The tree which moves some to tears of joy is in the eyes of others only a green thing that stands in the way. Some see nature all ridicule and deformity... and some scarce see nature at all. But to the eyes of the man of imagination, nature is imagination itself.
Cruelty has a Human Heart, And jealousy a Human Face; Terror the Human Form Divine, And secrecy the Human Dress. The Human Dress is forged Iron, The Human Form a Fiery Forge, The Human Face a Furnace seal d, The Human Heart its hungry gorge.
Men are admitted into Heaven not because they have curbed and governed their passions or have no passions, but because they have cultivated their understandings. The treasures of Heaven are not negations of passion, but realities of intellect, from which all the passions emanate uncurbed in their eternal glory. The fool shall not enter into Heaven let him be ever so holy.
Nature in darkness groans and men are bound to sullen contemplation in the night: restless they turn on beds of sorrow; in their inmost brain feeling the crushing wheels, they rise, they write the bitter words of stern philosophy and knead the bread of knowledge with tears and groans.
I see every thing I paint in this world, but everybody does not see alike. To the eyes of a miser a guinea is more beautiful than the sun, and a bag worn with the use of money has more beautiful proportions than a vine filled with grapes.
I am really sorry to see my countrymen trouble themselves about politics. If men were wise, the most arbitrary princes could not hurt them. If they are not wise, the freest government is compelled to be a tyranny. Princes appear to me to be fools. Houses of Commons and Houses of Lords appear to me to be fools; they seem to me to be something else besides human life.
The inquiry in England is not whether a man has talents and genius, but whether he is passive and polite and a virtuous ass and obedient to noblemen's opinions in art and science. If he is, he is a good man. If not, he must be starved.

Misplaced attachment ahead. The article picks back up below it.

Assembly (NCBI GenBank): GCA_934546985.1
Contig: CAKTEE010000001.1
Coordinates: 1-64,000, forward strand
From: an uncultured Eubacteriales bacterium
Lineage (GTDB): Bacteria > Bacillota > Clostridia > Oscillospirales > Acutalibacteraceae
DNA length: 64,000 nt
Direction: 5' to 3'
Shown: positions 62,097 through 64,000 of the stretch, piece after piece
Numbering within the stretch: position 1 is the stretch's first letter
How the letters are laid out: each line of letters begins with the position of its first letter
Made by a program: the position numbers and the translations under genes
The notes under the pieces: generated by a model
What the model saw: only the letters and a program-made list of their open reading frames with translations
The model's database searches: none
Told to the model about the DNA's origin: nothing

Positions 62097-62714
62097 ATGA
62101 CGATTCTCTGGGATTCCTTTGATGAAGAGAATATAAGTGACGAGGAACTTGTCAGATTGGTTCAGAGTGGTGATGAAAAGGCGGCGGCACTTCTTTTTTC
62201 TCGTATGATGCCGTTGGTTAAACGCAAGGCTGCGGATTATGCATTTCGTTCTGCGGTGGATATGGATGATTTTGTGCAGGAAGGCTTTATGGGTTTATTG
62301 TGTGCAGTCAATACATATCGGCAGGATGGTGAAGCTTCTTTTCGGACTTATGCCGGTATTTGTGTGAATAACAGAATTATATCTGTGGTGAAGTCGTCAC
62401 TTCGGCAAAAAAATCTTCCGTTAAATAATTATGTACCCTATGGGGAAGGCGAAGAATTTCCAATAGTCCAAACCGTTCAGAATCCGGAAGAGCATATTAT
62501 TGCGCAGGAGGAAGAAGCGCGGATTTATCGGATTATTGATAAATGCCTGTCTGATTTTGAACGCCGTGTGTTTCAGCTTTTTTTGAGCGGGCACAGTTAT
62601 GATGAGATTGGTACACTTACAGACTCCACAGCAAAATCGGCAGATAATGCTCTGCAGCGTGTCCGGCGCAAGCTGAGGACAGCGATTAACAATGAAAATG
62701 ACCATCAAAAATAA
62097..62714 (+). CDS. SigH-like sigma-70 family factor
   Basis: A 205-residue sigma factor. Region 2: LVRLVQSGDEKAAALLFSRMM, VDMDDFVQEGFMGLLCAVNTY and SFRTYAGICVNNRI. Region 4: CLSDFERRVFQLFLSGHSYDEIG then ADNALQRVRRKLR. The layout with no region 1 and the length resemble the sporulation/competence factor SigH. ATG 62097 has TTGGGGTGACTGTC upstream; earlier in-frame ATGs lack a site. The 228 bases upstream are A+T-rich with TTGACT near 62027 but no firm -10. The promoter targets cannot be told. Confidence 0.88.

Some say that happiness is not good for mortals, and they ought to be answered that sorrow is not fit for immortals and is utterly useless to any one; a blight never does good to a tree, and if a blight kill not a tree but it still bear fruit, let none say that the fruit was in consequence of the blight.
Thinking as I do that the Creator of this world is a very cruel being, and being a worshipper of Christ, I cannot help saying: the Son, O how unlike the Father! First God Almighty comes with a thump on the head. Then Jesus Christ comes with a balm to heal it.
What is a wife and what is a harlot? What is a church and what is a theatre? are they two and not one? Can they exist separate? Are not religion and politics the same thing? Brotherhood is religion. O demonstrations of reason dividing families in cruelty and pride!
To me this world is all one continued vision of fancy or imagination, and I feel flattered when I am told so. What is it sets Homer, Virgil and Milton in so high a rank of art? Why is the Bible more entertaining and instructive than any other book? Is it not because they are addressed to the imagination, which is spiritual sensation, and but immediately to the understanding or reason?
Want of money and the distress of a thief can never be alleged as the cause of his thieving, for many honest people endure greater hardships with fortitude. We must therefore seek the cause elsewhere than in want of money, for that is the miser's passion, not the thief s.
Commerce is so far from being beneficial to arts, or to empire, that it is destructive of both, as all their history shows, for the above reason of individual merit being its great hatred. Empires flourish till they become commercial, and then they are scattered abroad to the four winds.
He who would do good to another must do it in Minute Particulars: general Good is the plea of the scoundrel, hypocrite, and flatterer, for Art and Science cannot exist but in minutely organized Particulars.
For Mercy has a human heartPity, a human face:And Love, the human form divine,And Peace, the human dress. Then every man of every clime,That prays in his distress,Prays to the human form divineLove Mercy Pity Peace.
O Autumn, laden with fruit, and stained
With the blood of the grape, pass not, but sit Beneath my shady roof, there thou may'st rest, And tune thy jolly voice to my fresh pipe; And all the daughters of the year shall dance! Sing now the lusty song of fruits and flowers.